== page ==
- Height: 119.9 mm
- Width: 64 mm
- Thickness: 9.9 mm
- Weight: 124 g
Verdict for the Lumia 520
This is the most affordable of Nokia’s Lumia range so far. Its comfortable-to-hold curved body and colourful chassis are standout features. The display is only four inches, and it’s rather dim, but still manages to be pretty sharp. Nokia has included some great extra tools and apps – it’s just a pity there’s no front-facing snapper or NFC support.
Nice looking four-inch display; Colourful, comfy-to-hold chassis; Nokia bonus tools and apps.
Snapper quality inconsistent; Display a tad dim; No front-facing snapper or NFC support.
The Lumia handsets from Nokia provide a colourful means of getting your hands on the Windows Phone 8 operating system. The handsets are packed with features and are a user-friendly alternative to the likes of iOS and Android.
The newest introduction is the Lumia 520, which is the most budget friendly option, coming in at just £160. It still manages to include lots of Nokia’s own features, even at this price, so it’s a nice option for anyone on a budget. But the Lumia 620 is only a few quid more – so if you’re new to the Lumia range, which should you choose?
Like the 620, the Lumia 520 has a neat, chunky chassis. Its rounded curves make it really comfortable to hold – and it’s great if you have small hands too. It’s also easy to use one-handed – so you can still bash out texts and surf the net if you’re standing on the train into work. The back is smooth plastic, while the front is covered in glass. But it feels quite solid and we think it would withstand a drop on the ground.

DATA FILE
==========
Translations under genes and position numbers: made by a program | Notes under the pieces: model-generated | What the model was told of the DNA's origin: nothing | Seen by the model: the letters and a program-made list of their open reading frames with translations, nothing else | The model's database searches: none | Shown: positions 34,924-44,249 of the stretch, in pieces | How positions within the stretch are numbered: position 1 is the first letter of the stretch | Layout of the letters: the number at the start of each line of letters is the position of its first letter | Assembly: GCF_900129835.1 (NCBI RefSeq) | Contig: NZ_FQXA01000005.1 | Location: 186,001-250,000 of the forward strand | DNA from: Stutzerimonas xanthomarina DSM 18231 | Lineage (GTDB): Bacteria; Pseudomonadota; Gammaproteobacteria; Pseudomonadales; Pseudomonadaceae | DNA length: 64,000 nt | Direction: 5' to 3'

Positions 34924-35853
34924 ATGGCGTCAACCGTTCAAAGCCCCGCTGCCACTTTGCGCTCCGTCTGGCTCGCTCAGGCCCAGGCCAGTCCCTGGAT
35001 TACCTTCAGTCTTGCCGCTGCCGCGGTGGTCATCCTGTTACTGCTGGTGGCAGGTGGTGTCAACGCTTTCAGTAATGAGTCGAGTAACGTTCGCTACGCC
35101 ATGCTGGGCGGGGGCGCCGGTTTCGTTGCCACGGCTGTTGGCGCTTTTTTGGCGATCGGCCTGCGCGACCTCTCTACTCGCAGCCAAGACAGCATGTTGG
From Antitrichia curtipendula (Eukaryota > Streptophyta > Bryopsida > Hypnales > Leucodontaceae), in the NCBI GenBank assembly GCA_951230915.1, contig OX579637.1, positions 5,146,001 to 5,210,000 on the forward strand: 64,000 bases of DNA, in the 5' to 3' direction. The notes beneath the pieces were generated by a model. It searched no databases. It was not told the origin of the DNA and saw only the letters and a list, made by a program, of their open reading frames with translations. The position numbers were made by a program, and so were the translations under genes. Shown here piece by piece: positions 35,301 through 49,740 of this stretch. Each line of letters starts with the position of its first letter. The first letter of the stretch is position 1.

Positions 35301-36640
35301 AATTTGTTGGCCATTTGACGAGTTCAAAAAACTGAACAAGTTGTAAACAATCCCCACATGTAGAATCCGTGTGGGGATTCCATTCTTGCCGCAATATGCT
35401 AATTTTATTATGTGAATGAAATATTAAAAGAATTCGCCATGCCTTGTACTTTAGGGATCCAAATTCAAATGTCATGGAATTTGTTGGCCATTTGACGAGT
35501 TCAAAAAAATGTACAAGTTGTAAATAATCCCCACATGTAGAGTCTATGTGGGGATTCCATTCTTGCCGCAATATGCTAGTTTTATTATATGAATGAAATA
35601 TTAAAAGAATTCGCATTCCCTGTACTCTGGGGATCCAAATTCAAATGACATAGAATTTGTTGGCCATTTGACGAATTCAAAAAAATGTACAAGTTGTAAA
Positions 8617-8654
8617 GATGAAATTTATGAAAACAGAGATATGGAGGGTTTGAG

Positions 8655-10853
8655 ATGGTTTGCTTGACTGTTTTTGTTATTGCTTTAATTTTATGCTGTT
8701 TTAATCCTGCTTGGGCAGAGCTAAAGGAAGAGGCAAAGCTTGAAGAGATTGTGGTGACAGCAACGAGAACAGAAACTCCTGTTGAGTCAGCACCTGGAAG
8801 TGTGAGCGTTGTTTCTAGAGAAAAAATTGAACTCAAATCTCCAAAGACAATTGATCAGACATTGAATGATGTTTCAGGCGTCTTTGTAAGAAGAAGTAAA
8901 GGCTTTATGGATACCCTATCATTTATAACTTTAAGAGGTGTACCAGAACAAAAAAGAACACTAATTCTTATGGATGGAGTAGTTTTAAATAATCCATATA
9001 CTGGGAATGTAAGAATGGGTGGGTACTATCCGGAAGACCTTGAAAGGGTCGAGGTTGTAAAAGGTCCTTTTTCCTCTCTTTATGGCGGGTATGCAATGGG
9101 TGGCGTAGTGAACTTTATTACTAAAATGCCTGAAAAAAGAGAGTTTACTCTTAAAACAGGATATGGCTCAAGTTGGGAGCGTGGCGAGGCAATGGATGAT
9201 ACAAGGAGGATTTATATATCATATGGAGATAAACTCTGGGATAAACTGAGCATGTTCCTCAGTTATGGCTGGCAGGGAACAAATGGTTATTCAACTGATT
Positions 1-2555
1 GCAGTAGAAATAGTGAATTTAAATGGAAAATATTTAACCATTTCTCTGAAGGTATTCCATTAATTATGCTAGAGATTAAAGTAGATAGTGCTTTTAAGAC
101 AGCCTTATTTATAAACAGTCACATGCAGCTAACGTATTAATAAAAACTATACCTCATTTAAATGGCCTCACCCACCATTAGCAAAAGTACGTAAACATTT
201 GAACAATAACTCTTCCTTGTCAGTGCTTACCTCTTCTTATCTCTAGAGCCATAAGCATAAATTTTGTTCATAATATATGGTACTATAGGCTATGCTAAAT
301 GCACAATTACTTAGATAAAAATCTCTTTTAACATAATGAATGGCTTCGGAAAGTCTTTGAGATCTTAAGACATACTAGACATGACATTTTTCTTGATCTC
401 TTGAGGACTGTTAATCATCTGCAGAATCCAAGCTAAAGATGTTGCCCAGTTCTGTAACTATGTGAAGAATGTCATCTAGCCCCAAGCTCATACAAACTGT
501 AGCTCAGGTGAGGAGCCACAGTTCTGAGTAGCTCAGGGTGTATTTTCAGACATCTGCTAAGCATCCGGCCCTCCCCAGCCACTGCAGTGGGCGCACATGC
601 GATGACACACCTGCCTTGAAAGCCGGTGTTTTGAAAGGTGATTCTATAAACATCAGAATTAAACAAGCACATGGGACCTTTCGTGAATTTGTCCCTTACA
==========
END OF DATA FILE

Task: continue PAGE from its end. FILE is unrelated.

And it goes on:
Pull off the back cover and you’ll see the SIM card slot, battery and memory card slot. The cover feels like it’s solidly in place – and if you fancy ringing the changes, you can change it for a different colour, such as black, blue or red.
The four-inch display doesn’t quite match the brightness on the Lumia 720 – colours come out a tad murky in comparison, but it still proves responsive to swipes and prods. It will even work if you’re wearing gloves (which is more and more likely as summer fails to appear this year!). Compared with plenty of other handsets, four inches is rather small for a screen, but it’s actually 0.2 inches larger than the screen on the Lumia 620 – and exactly the same as the display on the Huawei Ascend W1.
Browsing the web is a slightly cramped experience, but it is still possible to zoom right in to see text – and mobile sites are fine. We also managed to play games and fiddle with apps with no problem. The dual-core chip under the hood means that games and apps ran smoothly, just as on the 620 and 720 models. A processor like this, along with 512MB of RAM, is impressive at this price.
We were able to watch HD movies too, and they were fine to view, even on the small display. They proved sharp enough, although we didn’t really get the full benefit of the HD images. Blacks are not truly black, but viewing angles are decent – not that you’ll be watching many films with a mate on that small display.